The War Memorial in Confederation Square on June 6th, 2011 in remembrance for the anniversary of D-Day. With the Peace Tower standing tall in the background and the Canadian Flag appears to hang low as if in remembrance, it is a fitting backdrop to the National War Memorial as the Peace Tower holds the Book of Remembrance for our fallen soldiers. The 23 bronze figures found on the War Memorial represent the eleven branches of the Canadian forces engaged in the First World War emerge through the arch from war to peace.
The Peace Tower (in the background with the Canadian flag)was built not only to stand as an architectural feature and landmark, but also to function as a memorial. It houses the Memorial Chamber and the stone walls were originally to have been inscribed with the names of all Canada’s servicemen and women who had died during the First World War but, without enough space for all 66,000 names, it was later decided to place Books of Remembrance there instead; these books list all Canadian soldiers, airmen, and seamen who died in service of the Crown — whether that of Britain (before 1931) or that of Canada (after 1931) — or allied countries in foreign wars, including the Nile Expedition and Boer War, the First World War, the Second World War, and the Korean War. The displays were later modified to represent a broader overview of Canadian armed conflict, both foreign and domestic, since Confederation in 1867. I have been in the Peace Tower and if you have had a family member who had died in service you can request a photo copy of the page they are listed on in the Book of Remembrance (from wikipedia).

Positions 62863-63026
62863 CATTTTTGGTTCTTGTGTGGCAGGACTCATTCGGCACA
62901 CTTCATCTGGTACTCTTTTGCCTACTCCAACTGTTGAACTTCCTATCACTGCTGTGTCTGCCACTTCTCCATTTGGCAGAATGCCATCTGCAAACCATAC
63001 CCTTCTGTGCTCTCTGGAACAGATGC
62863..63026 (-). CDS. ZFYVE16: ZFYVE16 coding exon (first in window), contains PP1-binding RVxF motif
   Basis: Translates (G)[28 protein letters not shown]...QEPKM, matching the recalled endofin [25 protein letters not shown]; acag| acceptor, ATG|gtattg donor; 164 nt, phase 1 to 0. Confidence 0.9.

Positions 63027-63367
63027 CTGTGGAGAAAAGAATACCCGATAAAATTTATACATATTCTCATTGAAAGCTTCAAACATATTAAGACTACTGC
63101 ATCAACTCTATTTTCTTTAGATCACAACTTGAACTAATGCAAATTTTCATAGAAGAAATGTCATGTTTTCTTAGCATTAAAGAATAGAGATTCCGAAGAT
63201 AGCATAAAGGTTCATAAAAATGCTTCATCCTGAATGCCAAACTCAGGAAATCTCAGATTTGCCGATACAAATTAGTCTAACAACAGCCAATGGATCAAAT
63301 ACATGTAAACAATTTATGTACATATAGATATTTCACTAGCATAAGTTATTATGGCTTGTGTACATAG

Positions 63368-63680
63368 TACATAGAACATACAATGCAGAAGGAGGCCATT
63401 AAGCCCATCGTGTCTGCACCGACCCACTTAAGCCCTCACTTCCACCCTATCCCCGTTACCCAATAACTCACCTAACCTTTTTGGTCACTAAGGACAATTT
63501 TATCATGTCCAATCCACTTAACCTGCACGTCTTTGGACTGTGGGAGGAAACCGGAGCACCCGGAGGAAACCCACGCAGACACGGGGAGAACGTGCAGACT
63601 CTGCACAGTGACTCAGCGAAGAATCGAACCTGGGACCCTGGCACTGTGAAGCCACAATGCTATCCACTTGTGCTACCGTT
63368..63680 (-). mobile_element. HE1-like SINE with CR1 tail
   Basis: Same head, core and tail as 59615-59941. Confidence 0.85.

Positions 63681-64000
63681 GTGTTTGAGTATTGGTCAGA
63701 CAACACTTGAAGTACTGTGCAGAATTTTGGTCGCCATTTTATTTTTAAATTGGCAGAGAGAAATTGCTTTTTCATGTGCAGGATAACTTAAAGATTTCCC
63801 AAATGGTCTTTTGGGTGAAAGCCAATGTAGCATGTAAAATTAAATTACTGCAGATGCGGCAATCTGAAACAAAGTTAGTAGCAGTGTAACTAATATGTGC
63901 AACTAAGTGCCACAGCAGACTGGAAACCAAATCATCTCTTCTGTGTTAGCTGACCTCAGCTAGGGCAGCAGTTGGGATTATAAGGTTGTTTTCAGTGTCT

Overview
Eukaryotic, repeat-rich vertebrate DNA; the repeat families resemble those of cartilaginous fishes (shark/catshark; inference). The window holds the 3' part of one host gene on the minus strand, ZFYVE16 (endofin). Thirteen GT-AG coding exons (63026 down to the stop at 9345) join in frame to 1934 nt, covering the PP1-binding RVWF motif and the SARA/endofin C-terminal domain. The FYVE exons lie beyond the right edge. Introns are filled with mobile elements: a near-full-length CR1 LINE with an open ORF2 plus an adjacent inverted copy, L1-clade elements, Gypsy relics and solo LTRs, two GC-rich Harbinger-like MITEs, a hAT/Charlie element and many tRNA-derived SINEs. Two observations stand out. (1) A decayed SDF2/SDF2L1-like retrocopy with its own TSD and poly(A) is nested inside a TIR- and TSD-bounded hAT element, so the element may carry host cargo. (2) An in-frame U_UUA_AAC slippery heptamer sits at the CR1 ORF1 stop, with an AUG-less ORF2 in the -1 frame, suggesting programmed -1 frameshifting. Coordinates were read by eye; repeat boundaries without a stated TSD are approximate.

The National War Memorial (also known as The Response), originally built to commemorate the First World War, in 1982 it was rededicated to include the Second World War and the Korean War. In 2000, the Canadian Tomb of the Unknown Soldier was added to the memorial site and symbolizes the sacrifice made by every Canadian who has died or may yet die for their country.
The National War Memorial is the site of the nationally televised Remembrance Day ceremony every year on 11 November. Along with Canadian war veterans, the ceremony is attended by the Governor General, his or her Prime Minister, and other important members of the government and other groups and organizations. The ceremony includes the placing of wreaths by representatives of various groups, such as veterans, the House of Commons, and the youth of Canada (from wikipedia), Ottawa, Ontario, Canada
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